When thinking about your goal, you should also think about who in your life could encourage, motivate, and hold you accountable to it. Then recruit them whenever you're in need of support. If people you spend the most time with are supportive of your goals, it will make a huge difference.

Tuesday, April 5, 2022

Steps To Natural Hormone Balance


The dance of the endocrine system is complex, intricate, tightly regulated, and we are still in the midst of learning about it. 


The key players are estrogen, progesterone, testosterone, adrenaline, insulin, and cortisol. All of these hormones have the ability to upregulate, down regulate, and turn each other on and off, all the while trying to keep YOU in homeostasis. When we are overwhelmed with stress, poor food choices, toxicity, pollution, contaminated water, and emotional traumas, it becomes very challenging to balance YOU.


The good news? There are a lot of things you can implement to help your hormones thrive. 


But first…


What IS the endocrine system?


All of your organs have a relationship with your hormones. This is what the endocrine system is in charge of. Your thyroid, adrenals, pituitary, ovaries, testicles, and pancreas secrete hormones into your bloodstream and the entire endocrine system works to create a healthy balance between them all. If just ONE hormone is out of whack, it can create a cascade of hormonal imbalance amongst the other hormones as well.


Symptoms of hormone imbalance can show up as anxiety, depression, mood swings, inability to sleep, weight gain, trouble losing weight, weight loss, digestive issues, constipation, fatigue, afternoon energy crashes, painful periods, heavy periods, missed periods, acne, headaches, PMS, low libido, changes in appetite, thinning hair, dry skin, and brittle nails.


Some common hormonal imbalance problems and symptoms include:


Estrogen dominance - sleep issues, changes in weight, heavy appetite, higher perceived stress, constipation, mood swings, swollen and tender breasts, headaches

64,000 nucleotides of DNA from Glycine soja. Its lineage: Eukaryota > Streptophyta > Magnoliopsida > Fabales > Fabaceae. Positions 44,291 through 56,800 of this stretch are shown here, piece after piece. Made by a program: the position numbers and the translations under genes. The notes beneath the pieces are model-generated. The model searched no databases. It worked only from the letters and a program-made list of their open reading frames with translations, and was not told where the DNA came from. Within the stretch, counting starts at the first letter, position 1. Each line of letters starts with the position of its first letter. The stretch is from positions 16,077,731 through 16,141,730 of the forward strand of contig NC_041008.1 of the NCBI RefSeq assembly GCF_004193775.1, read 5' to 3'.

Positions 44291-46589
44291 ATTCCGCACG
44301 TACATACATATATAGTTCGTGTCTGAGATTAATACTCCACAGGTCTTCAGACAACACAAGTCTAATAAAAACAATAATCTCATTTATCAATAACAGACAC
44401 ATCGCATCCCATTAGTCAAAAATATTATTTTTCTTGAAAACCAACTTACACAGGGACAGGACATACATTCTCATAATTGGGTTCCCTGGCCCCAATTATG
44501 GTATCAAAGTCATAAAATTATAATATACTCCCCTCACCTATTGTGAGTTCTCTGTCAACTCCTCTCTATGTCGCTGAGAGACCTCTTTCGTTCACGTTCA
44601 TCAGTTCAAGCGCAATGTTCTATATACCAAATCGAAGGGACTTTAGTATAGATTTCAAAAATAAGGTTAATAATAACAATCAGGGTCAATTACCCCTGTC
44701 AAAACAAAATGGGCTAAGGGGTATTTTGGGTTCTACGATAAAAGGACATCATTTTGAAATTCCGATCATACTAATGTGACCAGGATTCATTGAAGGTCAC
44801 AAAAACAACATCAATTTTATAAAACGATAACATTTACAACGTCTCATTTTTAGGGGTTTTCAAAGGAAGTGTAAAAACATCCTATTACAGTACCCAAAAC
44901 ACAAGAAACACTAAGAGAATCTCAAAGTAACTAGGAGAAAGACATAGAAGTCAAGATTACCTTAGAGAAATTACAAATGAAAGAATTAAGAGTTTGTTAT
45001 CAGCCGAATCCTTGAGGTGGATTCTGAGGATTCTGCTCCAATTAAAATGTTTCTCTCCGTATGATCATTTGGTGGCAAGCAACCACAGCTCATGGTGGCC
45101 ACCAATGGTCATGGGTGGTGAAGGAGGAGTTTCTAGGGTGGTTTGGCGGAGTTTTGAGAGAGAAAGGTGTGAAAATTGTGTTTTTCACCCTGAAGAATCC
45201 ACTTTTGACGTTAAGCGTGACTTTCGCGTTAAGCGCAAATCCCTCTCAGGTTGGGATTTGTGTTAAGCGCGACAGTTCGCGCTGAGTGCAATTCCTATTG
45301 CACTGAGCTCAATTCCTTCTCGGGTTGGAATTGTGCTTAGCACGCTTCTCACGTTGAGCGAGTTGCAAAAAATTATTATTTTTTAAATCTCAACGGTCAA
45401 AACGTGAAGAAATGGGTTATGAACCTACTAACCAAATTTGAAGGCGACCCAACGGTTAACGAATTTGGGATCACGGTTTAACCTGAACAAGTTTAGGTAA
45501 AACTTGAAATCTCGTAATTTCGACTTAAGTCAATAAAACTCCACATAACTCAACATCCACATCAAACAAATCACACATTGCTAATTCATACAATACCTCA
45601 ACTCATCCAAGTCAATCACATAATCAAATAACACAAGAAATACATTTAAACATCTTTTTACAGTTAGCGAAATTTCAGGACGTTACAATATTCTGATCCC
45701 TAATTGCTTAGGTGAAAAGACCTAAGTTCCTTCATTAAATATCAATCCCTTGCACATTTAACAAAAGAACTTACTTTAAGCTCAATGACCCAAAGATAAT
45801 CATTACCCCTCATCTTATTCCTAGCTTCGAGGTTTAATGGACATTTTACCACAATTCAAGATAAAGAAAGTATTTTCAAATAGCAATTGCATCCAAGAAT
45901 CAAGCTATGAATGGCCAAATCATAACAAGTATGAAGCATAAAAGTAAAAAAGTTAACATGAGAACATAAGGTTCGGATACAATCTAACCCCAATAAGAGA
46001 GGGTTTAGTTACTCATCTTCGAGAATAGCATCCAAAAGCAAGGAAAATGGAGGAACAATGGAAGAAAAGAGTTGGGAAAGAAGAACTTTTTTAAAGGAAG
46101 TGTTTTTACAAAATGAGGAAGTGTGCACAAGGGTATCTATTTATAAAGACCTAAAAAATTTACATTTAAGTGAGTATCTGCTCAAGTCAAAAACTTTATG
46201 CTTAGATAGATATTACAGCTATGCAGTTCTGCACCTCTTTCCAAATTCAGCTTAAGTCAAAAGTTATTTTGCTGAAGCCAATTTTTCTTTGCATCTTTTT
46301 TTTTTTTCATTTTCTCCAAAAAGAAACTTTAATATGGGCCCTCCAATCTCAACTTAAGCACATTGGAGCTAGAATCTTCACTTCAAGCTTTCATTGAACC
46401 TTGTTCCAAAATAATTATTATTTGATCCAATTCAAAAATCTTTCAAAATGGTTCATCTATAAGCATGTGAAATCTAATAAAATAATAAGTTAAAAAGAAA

PCOS (Polycystic Ovarian Syndrome) - fibrocystic breasts, acne, abnormal hair growth, mood swings, weight gain, infertility, blood sugar imbalance, and higher risk for diabetes


Low estrogen - decreased sex drive, irregular periods, brain fog, fine lines and wrinkles, fatigue, depression, mood swings


Low progesterone - breast tenderness, anxiety, irritability, menstrual cramps, mid-cycle spotting, headaches, fibrocystic breasts


Low testosterone - erectile dysfunction, muscle loss, weight gain, fatigue, mood swings


Hypothyroidism - weight gain, fatigue, anxiety, depression, irritability, irregular periods, constipation


Hyperthyroidism - anxiety, thinning hair, weight loss, heart palpitations, IBS, trouble sleeping


Diabetes - weight gain, nerve damage, vision loss, trouble breathing, dry mouth, skin problems


Adrenal fatigue from cortisol imbalance - fatigue, muscle aches and pains, anxiety, depression, trouble sleeping, brain fog, and fertility issues


How does hormonal imbalance become an issue?


There are a wide range of hormonal disturbances that can cause imbalance. Things like diet, stress, medical history, genetics, AND exposure to toxins from the environment, household cleaners, and skin care regimens can all play a role in causing endocrine disruption. 


Specific causes of hormone imbalance:


  • Food allergies
  • Leaky gut
  • Consuming things like gluten, dairy, soy, sugar, and excessive caffeine and alcohol
  • High levels of inflammation
  • Chemicals, pesticides, herbicides, some medications
  • High amounts of stress
  • Lack of sleep and rest


What can YOU do about it?


The awesome news? There are A LOT of simple steps you can implement into your life to naturally balance your hormones. 


1. Eat whole foods - No shocker that our first piece of advice is to eat a whole foods diet. Swapping processed carbs and sugar for healthy fats is crucial for hormone balance because your body needs a variety of fats to produce hormones optimally. Healthy fats are also important for lowering inflammation and promoting weight loss. Ditching the refined carbs, gluten, dairy, and sugar for healthy fats like butter, ghee, olive oil, coconut oil, avocados, pasture-raised meats, as well as organically grown produce are all super important for hormone balance.

Favorite foods for hormone balance: Farm fresh eggs, pasture-raised meat and poultry, avocados, wild-caught salmon, coconut oil, grass-fed butter, apple cider vinegar, dark leafy greens, cruciferous vegetables, homemade mayonnaise made with farm fresh eggs and avocado oil, olive oil, microgreens, sweet potatoes, citrus fruits, herbs of all sorts, spices, berries when in season, and fermented foods like kombucha, kimchi, and sauerkraut


2. Exercise - Moving your body is super important for detoxification and hormone balance. Movement and sweating helps to regulate hormonal imbalances and lower inflammation. Whether you choose to go for a brisk walk, do a yoga class, or a short HIIT workout, it’s important to remember a few things.

  • Be consistent